Early Migration of a Self-Expanding Transcatheter Aortic Valve Prosthesis Causing Coronary Occlusion: A Practical Technique for Surgical Explantation
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Transcatheter aortic valve replacement (TAVR) has become the standard of care for high-risk patients and is growing in popularity for lower risk patients. The authors report a case of early migration of a self-expanding transcatheter aortic valve prosthesis causing coronary obstruction and myocardial infarction.
A 76-year-old woman with renal failure underwent an uncomplicated TAVR. Thirty-two days later she presented with acute angina, ruled-in for myocardial infarction, and was found to have iatrogenic coronary obstruction from the aortic valve prosthesis due to cephalad migration.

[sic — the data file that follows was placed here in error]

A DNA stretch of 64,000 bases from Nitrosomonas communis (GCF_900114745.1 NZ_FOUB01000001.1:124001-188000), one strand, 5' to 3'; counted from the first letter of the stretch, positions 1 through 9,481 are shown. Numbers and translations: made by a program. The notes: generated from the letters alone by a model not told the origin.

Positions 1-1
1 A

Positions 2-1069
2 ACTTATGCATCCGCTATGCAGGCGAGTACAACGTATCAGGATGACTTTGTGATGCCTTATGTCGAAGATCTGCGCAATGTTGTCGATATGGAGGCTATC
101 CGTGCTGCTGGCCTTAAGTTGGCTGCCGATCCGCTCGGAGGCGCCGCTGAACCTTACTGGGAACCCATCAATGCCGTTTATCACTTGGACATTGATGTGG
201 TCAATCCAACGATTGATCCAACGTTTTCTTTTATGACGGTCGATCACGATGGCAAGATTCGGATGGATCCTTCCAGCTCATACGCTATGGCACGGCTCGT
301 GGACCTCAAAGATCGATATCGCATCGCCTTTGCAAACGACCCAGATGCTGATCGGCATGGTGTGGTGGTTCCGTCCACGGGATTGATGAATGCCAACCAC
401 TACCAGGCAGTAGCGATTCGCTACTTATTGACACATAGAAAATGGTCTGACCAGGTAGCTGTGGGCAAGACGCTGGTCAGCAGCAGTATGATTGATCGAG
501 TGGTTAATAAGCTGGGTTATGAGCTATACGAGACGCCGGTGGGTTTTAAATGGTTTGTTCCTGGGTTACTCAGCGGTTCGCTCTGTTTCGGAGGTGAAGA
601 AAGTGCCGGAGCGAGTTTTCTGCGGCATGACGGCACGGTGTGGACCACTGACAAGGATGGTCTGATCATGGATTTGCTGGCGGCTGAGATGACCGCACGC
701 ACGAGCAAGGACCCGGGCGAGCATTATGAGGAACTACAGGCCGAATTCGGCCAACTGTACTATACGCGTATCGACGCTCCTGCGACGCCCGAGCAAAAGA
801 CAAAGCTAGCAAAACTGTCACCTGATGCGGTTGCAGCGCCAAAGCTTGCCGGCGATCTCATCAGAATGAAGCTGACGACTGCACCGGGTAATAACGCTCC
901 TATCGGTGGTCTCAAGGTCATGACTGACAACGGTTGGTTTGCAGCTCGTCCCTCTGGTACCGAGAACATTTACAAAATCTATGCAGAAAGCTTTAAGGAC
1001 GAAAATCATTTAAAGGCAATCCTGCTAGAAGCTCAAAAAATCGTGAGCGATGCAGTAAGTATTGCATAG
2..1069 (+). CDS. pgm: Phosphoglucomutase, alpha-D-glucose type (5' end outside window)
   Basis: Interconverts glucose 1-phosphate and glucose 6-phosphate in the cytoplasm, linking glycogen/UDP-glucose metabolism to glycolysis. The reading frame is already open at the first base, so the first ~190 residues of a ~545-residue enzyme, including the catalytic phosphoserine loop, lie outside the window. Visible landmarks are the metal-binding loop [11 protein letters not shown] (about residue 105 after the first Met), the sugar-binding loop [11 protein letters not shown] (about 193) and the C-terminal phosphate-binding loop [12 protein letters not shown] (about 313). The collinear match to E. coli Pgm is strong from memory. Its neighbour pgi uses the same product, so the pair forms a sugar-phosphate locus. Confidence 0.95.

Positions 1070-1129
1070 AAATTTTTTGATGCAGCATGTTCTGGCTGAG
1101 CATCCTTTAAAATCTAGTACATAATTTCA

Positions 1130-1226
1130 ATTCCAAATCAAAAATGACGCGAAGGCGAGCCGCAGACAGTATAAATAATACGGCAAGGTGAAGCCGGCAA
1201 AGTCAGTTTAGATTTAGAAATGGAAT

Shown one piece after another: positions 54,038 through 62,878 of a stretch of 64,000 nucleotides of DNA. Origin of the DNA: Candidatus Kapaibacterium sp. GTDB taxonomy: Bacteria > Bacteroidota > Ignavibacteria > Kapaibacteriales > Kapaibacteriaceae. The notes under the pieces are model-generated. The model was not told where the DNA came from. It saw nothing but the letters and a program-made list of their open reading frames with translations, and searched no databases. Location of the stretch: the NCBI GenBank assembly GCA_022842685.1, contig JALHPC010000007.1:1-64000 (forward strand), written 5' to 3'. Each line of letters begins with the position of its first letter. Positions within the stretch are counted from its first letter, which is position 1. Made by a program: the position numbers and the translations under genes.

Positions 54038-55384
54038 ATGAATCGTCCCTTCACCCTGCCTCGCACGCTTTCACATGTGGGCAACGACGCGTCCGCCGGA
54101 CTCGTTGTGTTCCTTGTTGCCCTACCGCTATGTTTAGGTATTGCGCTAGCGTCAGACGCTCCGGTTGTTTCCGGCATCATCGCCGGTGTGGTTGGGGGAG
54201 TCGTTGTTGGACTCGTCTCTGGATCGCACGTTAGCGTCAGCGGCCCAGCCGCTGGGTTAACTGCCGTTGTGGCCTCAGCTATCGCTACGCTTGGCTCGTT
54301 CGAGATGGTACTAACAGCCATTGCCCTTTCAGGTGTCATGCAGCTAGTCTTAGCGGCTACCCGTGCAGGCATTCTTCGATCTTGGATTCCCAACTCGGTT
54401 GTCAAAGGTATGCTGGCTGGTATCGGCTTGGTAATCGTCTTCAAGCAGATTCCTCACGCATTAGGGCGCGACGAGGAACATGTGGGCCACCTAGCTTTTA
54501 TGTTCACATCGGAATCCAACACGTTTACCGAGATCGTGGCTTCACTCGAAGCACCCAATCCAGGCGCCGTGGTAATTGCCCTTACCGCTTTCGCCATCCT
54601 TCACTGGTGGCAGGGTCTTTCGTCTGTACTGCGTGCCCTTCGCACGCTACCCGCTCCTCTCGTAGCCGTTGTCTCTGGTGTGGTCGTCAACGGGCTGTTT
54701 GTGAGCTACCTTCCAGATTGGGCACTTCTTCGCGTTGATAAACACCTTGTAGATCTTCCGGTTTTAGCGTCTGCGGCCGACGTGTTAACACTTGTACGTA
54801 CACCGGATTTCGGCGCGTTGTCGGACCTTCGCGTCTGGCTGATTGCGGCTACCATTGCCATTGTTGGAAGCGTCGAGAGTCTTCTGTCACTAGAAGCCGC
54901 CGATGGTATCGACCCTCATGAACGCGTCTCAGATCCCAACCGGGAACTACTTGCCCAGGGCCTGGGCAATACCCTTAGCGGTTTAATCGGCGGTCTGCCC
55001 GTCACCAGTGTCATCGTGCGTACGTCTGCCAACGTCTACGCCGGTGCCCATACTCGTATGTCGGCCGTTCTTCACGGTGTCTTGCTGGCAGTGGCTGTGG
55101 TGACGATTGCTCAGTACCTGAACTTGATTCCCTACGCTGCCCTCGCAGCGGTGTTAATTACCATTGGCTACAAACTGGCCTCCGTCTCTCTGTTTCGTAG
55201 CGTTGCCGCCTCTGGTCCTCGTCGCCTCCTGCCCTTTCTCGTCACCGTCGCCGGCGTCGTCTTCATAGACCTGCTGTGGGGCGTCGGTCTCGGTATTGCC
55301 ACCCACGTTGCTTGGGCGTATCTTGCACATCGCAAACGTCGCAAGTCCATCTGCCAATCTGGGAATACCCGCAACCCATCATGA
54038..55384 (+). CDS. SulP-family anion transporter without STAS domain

The patient was taken to the operating room where a transverse aortotomy was made at the normal anatomic site (not cephalad to the prosthesis), exposing the metal stent component of the failed device. Multiple attempts at extraction were attempted, however the device was tightly adherent to the left ventricular outflow tract. A 3-0 Prolene suture was weaved through the stent to create a purse string and the suture was snared counteracting the radial force and thus reducing the circumference of the device. The prosthesis was subsequently removed without incident. A surgical aortic valve replacement was then carried out using a 21 mm bovine pericardial bioprosthesis. Cardiopulmonary bypass time was 81 minutes and aortic cross-clamp time was 63 minutes. The patient tolerated the procedure well.
Early migration is a rare complication after TAVR. Self-expanding prosthetic devices may require the use of techniques to counteract the radial forces exhibited on the wall of the left ventricular outflow tract. This report describes a near-lethal early complication and a technique that worked well to facilitate device removal.
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